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SIDE EFFECTS

Clinical Trials Experience

Because clinical trials are conducted under widely varying conditions, adverse reaction rates observed in the clinical trials of a drug cannot be directly compared to rates in the clinical trials of another drug and may not reflect the rates observed in practice.

Clinical trials for oral ziprasidone included approximately 5700 patients and/or normal subjects exposed to one or more doses of ziprasidone. Of these 5700, over 4800 were patients who participated in multiple-dose effectiveness trials, and their experience corresponded to approximately 1831 patient-years. These patients include: (1) 4331 patients who participated in multiple-dose trials, predominantly in schizophrenia, representing approximately 1698 patient-years of exposure as of February 5, 2000; and (2) 472 patients who participated in bipolar mania trials representing approximately 133 patient-years of exposure. An additional 127 patients with bipolar disorder participated in a long-term maintenance treatment study representing approximately 74.7 patient-years of exposure to ziprasidone. The conditions and duration of treatment with ziprasidone included open-label and double-blind studies, inpatient and outpatient studies, and short-term and longer-term exposure.

Clinical trials for intramuscular ziprasidone included 570 patients and/or normal subjects who received one or more injections of ziprasidone. Over 325 of these subjects participated in trials involving the administration of multiple doses.

Adverse reactions during exposure were obtained by collecting voluntarily reported adverse experiences, as well as results of physical examinations, vital signs, weights, laboratory analyses, ECGs, and results of ophthalmologic examinations.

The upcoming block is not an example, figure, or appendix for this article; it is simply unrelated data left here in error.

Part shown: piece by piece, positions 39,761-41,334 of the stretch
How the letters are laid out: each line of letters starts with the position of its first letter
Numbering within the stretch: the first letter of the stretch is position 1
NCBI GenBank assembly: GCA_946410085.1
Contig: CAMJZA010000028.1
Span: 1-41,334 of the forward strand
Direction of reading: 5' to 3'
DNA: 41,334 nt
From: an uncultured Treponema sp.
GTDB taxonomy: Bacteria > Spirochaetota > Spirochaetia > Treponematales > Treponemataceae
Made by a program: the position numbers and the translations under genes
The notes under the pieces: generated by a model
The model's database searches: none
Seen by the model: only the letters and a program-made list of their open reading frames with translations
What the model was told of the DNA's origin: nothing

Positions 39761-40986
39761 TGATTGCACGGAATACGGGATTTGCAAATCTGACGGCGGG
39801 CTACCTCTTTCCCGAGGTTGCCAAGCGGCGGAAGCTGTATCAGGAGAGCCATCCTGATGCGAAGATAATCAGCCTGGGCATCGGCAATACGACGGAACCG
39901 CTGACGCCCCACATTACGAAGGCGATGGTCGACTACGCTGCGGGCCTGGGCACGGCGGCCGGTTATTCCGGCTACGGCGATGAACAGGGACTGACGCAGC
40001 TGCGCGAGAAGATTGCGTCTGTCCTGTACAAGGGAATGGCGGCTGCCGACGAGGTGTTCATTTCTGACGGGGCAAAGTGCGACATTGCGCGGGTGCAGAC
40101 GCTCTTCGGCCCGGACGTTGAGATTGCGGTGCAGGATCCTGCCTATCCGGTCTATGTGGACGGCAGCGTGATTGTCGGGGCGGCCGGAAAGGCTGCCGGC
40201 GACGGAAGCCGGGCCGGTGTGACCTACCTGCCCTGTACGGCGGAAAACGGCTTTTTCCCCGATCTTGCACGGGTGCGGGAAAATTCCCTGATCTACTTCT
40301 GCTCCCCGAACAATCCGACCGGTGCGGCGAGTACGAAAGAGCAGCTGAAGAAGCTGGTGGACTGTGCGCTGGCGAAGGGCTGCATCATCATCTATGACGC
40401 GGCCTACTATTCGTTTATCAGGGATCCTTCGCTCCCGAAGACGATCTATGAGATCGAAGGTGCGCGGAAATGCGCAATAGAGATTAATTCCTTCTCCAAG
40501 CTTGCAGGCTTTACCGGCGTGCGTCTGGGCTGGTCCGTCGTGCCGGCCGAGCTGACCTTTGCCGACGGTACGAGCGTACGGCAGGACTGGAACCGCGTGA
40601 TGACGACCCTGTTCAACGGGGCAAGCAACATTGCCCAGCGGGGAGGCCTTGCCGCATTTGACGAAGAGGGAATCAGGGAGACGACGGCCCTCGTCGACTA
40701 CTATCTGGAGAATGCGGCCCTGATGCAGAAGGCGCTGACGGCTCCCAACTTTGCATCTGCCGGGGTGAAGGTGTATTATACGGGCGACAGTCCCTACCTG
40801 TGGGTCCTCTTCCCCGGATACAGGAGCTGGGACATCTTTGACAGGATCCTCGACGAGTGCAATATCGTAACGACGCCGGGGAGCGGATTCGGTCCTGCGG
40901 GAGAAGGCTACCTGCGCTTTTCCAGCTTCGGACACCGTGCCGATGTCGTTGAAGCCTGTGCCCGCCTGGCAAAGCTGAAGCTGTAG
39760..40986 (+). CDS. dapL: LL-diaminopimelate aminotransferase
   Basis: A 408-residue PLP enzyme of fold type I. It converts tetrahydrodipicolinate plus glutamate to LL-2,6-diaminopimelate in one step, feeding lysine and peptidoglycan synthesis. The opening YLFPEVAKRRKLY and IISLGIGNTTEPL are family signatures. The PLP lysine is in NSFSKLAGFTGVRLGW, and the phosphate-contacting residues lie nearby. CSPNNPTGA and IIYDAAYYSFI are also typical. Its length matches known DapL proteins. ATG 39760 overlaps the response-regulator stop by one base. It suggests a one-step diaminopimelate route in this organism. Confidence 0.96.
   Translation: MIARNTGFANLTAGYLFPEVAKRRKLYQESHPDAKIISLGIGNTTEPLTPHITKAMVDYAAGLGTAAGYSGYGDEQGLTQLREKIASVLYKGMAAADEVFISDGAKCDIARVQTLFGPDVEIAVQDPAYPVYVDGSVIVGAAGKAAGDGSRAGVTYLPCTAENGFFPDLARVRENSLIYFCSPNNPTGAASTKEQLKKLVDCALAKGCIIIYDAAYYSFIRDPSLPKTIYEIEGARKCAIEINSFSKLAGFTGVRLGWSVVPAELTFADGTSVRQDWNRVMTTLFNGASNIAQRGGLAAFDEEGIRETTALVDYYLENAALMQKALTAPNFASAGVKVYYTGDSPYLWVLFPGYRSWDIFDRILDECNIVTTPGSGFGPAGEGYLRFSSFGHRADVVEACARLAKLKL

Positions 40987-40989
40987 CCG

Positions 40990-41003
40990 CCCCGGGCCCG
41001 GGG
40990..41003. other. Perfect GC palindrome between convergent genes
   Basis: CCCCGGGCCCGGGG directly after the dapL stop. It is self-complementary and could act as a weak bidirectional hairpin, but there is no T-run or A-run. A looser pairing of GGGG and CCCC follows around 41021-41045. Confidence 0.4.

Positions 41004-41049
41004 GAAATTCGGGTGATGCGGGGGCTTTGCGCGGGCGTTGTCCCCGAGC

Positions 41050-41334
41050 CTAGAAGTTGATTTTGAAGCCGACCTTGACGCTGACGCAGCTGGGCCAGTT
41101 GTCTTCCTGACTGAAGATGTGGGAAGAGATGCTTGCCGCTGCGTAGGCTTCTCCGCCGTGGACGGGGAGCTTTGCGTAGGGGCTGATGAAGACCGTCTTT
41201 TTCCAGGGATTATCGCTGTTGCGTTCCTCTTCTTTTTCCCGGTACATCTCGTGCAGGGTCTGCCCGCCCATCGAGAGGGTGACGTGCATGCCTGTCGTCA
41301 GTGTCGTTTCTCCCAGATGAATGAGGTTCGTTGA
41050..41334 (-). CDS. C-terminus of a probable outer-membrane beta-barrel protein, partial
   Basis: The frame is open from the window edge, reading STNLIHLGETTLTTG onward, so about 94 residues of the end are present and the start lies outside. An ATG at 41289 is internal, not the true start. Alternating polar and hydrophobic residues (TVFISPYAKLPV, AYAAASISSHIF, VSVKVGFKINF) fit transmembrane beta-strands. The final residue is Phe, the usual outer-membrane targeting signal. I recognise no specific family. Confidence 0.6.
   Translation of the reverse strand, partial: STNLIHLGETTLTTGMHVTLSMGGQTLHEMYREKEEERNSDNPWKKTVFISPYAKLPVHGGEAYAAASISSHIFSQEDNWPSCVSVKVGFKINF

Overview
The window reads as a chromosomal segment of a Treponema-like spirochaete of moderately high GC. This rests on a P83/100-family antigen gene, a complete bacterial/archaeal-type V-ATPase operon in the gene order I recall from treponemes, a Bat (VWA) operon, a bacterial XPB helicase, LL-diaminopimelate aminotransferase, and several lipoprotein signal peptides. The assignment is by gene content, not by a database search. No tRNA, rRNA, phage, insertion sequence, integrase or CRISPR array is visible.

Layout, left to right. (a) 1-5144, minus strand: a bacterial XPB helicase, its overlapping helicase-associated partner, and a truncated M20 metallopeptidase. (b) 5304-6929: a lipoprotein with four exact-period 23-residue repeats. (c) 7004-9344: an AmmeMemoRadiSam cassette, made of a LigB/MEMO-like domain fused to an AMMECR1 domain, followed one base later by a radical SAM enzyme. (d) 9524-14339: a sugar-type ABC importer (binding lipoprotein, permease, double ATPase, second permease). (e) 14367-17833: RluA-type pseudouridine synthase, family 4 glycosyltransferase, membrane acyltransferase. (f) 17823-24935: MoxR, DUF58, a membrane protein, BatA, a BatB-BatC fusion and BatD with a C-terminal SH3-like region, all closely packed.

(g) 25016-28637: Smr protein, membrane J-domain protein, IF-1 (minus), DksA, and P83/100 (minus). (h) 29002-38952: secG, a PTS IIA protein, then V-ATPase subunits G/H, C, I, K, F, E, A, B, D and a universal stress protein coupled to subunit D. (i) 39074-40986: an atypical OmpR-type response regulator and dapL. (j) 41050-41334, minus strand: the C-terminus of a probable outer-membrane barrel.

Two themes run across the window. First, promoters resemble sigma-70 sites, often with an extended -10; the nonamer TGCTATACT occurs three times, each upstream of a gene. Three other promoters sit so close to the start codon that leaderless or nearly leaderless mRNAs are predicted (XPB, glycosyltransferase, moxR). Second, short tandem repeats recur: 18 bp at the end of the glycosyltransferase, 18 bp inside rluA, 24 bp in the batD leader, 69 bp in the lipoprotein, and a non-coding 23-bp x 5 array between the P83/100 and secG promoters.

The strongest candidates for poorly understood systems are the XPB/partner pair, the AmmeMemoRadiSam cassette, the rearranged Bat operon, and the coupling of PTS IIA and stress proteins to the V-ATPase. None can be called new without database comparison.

The stated frequencies of adverse reactions represent the proportion of individuals who experienced, at least once, a treatment-emergent adverse reaction of the type listed. A reaction was considered treatment emergent if it occurred for the first time or worsened while receiving therapy following baseline evaluation.

Adverse Findings Observed in Short-Term, Placebo-Controlled Trials with Oral Ziprasidone

The following findings are based on the short-term placebo-controlled premarketing trials for schizophrenia (a pool of two 6-week, and two 4-week fixed-dose trials) and bipolar mania (a pool of two 3-week flexible-dose trials) in which ziprasidone was administered in doses ranging from 10 to 200 mg/day.

Commonly Observed Adverse Reactions in Short Term-Placebo-Controlled Trials

The following adverse reactions were the most commonly observed adverse reactions associated with the use of ziprasidone (incidence of 5% or greater) and not observed at an equivalent incidence among placebo-treated patients (ziprasidone incidence at least twice that for placebo):

Schizophrenia trials (see Table 11)

Bipolar trials (see Table 12)

  • Somnolence
  • Extrapyramidal Symptoms which includes the following adverse reaction terms: extrapyramidal syndrome, hypertonia, dystonia, dyskinesia, hypokinesia, tremor, paralysis and twitching. None of these adverse reactions occurred individually at an incidence greater than 10% in bipolar mania trials.
  • Dizziness which includes the adverse reaction terms dizziness and lightheadedness.
  • Akathisia
  • Abnormal Vision
  • Asthenia
  • Vomiting

Schizophrenia

Adverse Reactions Associated with Discontinuation of Treatment in Short-Term, Placebo-Controlled Trials of Oral Ziprasidone

Approximately 4.1% (29/702) of ziprasidone-treated patients in short-term, placebo-controlled studies discontinued treatment due to an adverse reaction, compared with about 2.2% (6/273) on placebo. The most common reaction associated with dropout was rash, including 7 dropouts for rash among ziprasidone patients (1%) compared to no placebo patients [see WARNINGS AND PRECAUTIONS].